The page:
Wimberley Swelters. Staying Healthy and Staying Cool in the Face of Devasting Heat and Drought
Water levels for the Blanco River get lower and lower in the record drought, but sitting in the river can still be a favorite cooling-off activity for those in the know.

August 2001

Wimberley, Texas is suffering through one of the hottest summers in recorded history, with the thermometer hitting triple-digit temperatures every day...sometimes as high as 111 F...so far.

Although seasoned Texans are accustomed to heat in the summer, the last few months Central Texans have also been enduring a drought at the most extreme level and have been daily facing the threat of electricity rationing through rolling blackouts.

For the last few weeks, most people in Wimberley have retreated inside where the air conditioners are challenged with alleviating the worst of the heat. Today, as on too many others this summer, a heat advisory is in effect with these warnings from NOAA:

Heat stroke, heat cramps, or heat exhaustion is likely with prolonged exposure and physical activity.

Schedule strenuous activities to early morning or evening. Know the signs and symptoms of heat exhaustion and heat stroke. Wear light weight and loose fitting clothing when possible and drink plenty of water. To reduce risk during outdoor work the occupational safety and health administration recommends scheduling frequent rest breaks in shaded or air conditioned environments. Anyone overcome by heat should be moved to a cool and shaded location. Heat stroke is an emergency...Call 911.

Although we live in Central Texas, most of us may have been lucky enough to avoid heat stroke, cramps, or heat exhaustion. Click on one of the links below to learn how to identify and treat the dangerous effects of heat on the body:



A beautiful, sunny day can be a real treat, but if you suspect you may have had a touch too much of that good thing, here are tips for handling heat overload.

1. Drink cool, nonalcoholic beverages.
2. Rest.
3. Take a cool shower, bath, or sponge bath.
4. Seek an air-conditioned environment.
5. Wear lightweight clothing.

In Wimberley, a favorite way to beat the heat is to head for the water. Due to drought conditions, the usually-reliable Blanco River has dwindled to trickles over a rocky bottom in many places, but sitting in the river to cool off still works. Just make sure you're in the shade and bring plenty of fluids. And, of course, you'll surely recycle any containers, keeping Wimberley beautiful!


Heat cramps are painful muscle contractions, mainly affecting the calves, quadriceps and abdominals. Affected muscles may feel firm to the touch. Your body temperature may be normal.


With heat exhaustion, your body temperature rises as high as 104 F and you may experience nausea, vomiting, headache, fainting, weakness and cold, clammy skin. If left untreated, this can lead to heatstroke. Keep in mind these symptoms may appear after exposure to extreme heat, so remember to monitor symptoms carefully if you feel a little strange after a session outside in the heat.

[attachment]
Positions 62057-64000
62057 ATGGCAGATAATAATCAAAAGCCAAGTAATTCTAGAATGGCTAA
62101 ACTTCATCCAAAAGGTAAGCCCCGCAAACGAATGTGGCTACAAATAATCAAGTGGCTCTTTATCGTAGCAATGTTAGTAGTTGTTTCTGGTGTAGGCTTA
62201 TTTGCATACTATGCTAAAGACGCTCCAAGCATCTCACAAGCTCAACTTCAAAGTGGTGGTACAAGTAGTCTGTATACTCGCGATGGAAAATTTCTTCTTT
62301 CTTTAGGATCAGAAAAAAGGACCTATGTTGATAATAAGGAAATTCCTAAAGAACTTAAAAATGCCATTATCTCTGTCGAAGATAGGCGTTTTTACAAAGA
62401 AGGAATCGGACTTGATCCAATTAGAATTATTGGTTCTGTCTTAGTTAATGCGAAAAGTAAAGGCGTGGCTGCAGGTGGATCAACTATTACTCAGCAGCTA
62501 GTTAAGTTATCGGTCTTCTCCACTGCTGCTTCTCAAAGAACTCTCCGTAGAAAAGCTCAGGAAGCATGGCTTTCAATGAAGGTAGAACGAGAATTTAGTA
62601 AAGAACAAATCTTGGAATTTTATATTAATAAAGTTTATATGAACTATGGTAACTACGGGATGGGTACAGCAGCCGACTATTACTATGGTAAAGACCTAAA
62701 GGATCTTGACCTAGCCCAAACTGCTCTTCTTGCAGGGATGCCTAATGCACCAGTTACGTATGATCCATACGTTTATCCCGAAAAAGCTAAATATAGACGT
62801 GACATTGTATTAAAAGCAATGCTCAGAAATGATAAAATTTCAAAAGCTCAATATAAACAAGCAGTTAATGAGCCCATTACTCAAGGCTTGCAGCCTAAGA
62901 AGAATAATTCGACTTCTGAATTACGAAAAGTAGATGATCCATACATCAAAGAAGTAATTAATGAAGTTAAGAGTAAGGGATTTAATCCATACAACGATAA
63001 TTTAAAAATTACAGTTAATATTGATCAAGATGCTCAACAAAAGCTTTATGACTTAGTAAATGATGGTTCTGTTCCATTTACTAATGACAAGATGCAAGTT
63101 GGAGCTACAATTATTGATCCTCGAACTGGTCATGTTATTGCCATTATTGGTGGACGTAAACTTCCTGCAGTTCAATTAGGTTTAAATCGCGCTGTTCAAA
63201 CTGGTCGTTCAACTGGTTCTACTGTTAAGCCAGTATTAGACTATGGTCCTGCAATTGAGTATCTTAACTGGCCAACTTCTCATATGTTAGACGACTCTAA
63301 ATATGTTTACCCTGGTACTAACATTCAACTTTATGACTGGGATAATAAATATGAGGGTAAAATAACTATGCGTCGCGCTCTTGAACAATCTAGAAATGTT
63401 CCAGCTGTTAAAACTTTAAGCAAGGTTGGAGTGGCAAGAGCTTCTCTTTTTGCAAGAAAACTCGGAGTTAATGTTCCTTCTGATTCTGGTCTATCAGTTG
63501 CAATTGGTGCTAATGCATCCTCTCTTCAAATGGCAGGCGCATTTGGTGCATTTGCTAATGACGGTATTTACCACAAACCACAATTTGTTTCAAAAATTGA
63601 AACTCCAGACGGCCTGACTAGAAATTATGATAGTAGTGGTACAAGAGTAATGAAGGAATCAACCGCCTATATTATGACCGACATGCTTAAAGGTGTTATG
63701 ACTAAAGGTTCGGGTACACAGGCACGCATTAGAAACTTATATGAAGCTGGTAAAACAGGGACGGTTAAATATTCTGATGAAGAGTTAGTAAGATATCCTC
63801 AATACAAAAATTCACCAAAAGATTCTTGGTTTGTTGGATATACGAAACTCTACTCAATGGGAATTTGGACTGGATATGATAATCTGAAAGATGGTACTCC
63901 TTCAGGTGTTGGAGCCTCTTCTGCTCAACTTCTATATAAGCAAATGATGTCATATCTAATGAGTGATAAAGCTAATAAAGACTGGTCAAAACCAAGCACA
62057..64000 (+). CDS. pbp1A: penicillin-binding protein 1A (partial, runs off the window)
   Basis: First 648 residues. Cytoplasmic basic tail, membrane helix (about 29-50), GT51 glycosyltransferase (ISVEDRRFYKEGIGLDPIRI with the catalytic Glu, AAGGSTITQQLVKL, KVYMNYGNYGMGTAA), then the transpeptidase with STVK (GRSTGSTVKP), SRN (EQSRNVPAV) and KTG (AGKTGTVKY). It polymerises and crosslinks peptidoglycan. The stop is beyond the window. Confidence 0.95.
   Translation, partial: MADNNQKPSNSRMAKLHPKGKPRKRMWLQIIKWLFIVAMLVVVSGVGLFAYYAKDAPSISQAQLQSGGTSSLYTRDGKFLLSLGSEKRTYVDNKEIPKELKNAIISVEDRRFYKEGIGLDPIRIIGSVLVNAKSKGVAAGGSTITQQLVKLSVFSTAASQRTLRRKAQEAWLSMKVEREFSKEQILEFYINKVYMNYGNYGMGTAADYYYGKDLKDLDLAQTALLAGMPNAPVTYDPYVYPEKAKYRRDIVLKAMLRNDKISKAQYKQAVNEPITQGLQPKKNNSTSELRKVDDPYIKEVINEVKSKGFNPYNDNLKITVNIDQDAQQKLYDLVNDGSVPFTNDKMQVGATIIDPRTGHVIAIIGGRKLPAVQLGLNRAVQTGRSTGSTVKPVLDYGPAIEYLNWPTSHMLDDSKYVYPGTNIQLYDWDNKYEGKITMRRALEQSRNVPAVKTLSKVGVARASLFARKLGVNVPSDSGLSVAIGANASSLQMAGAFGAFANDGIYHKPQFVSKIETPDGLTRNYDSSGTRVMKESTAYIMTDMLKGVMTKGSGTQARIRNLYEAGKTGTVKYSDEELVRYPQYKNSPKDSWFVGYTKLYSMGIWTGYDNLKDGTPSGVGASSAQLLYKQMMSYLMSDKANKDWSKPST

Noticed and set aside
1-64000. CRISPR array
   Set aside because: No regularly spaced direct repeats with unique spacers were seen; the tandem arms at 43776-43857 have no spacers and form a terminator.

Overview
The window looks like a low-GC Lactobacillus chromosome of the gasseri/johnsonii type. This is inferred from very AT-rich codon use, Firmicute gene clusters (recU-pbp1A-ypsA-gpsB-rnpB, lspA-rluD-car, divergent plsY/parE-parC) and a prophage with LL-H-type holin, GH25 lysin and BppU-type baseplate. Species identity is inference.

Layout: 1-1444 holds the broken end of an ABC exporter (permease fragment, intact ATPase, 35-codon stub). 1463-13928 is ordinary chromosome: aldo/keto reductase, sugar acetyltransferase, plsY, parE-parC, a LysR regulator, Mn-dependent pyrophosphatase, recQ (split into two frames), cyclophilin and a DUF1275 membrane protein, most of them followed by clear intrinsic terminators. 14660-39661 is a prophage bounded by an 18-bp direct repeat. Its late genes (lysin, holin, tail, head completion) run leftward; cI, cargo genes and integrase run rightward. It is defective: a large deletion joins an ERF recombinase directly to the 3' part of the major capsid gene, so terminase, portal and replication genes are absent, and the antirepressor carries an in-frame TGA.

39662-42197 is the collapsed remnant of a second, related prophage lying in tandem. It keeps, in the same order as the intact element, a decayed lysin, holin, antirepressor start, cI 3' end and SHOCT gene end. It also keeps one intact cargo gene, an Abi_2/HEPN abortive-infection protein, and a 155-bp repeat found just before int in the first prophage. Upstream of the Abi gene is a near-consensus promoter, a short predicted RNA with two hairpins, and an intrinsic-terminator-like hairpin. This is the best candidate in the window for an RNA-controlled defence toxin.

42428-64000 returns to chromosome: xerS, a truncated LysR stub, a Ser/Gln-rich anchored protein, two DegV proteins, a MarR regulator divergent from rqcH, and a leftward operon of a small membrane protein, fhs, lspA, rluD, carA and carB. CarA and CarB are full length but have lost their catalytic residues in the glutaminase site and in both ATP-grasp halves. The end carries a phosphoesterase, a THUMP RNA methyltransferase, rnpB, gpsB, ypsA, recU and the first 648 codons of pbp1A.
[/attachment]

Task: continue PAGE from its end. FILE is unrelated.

Symptoms can range in severity from mild heat cramps to heat exhaustion to potentially life-threatening heatstroke.

Signs of heat exhaustion often begin suddenly, sometimes after excessive exercise, heavy perspiration, and inadequate fluid or salt intake. Signs and symptoms resemble those of shock and may include:

    Feeling faint or dizzy
    Heavy sweating
    Rapid, weak heartbeat
    Low blood pressure
    Cool, moist, pale skin
    Low-grade fever
    Heat cramps
    Dark-colored urine

If you suspect heat exhaustion:

    Get the person out of the sun and into a shady or air-conditioned location.
    Lay the person down and elevate the legs and feet slightly.
    Loosen or remove the person's clothing.
    Have the person drink cool water or other nonalcoholic beverage without caffeine.
    Cool the person by spraying or sponging him or her with cool water and fanning.
    Monitor the person carefully. Heat exhaustion can quickly become heatstroke.

If fever is greater than 102 F, or if fainting, confusion or seizures occur, call 911 or emergency medical help.


Heatstroke is the most severe of the heat-related problems and is a life-threatening emergency condition that occurs when your body temperature is greater than 104 F. Your skin may be hot, but your body may stop sweating to help cool itself. You may develop confusion and irritability. You need immediate medical attention to prevent brain damage, organ failure or even death.

Young children, older adults, people who are obese and people born with an impaired ability to sweat are at high risk of heatstroke. Other risk factors include dehydration, alcohol use, cardiovascular disease and certain medications.

What makes heatstroke severe and potentially life-threatening is that the body's normal mechanisms for dealing with heat stress, such as sweating and temperature control, are inadequate. The main sign of heatstroke is a markedly elevated body temperature generally greater than 104 F (40 C) with changes in mental status ranging from personality changes to confusion and coma. Skin may be hot and dry although if heatstroke is caused by exertion, the skin may be moist.

Other signs and symptoms may include:

    Rapid heartbeat
    Rapid and shallow breathing
    Elevated or lowered blood pressure
    Cessation of sweating
    Irritability, confusion or unconsciousness
    Feeling dizzy or lightheaded
    Fainting, which may be the first sign in older adults

If you suspect heatstroke:

    Move the person out of the sun and into a shady or air-conditioned space.
    Call 911 or emergency medical help.
    Cool the person by covering him or her with damp sheets or by spraying with cool water. Direct air onto the person with a fan or newspaper.
    Have the person drink cool water or other nonalcoholic beverage without caffeine, if he or she is able.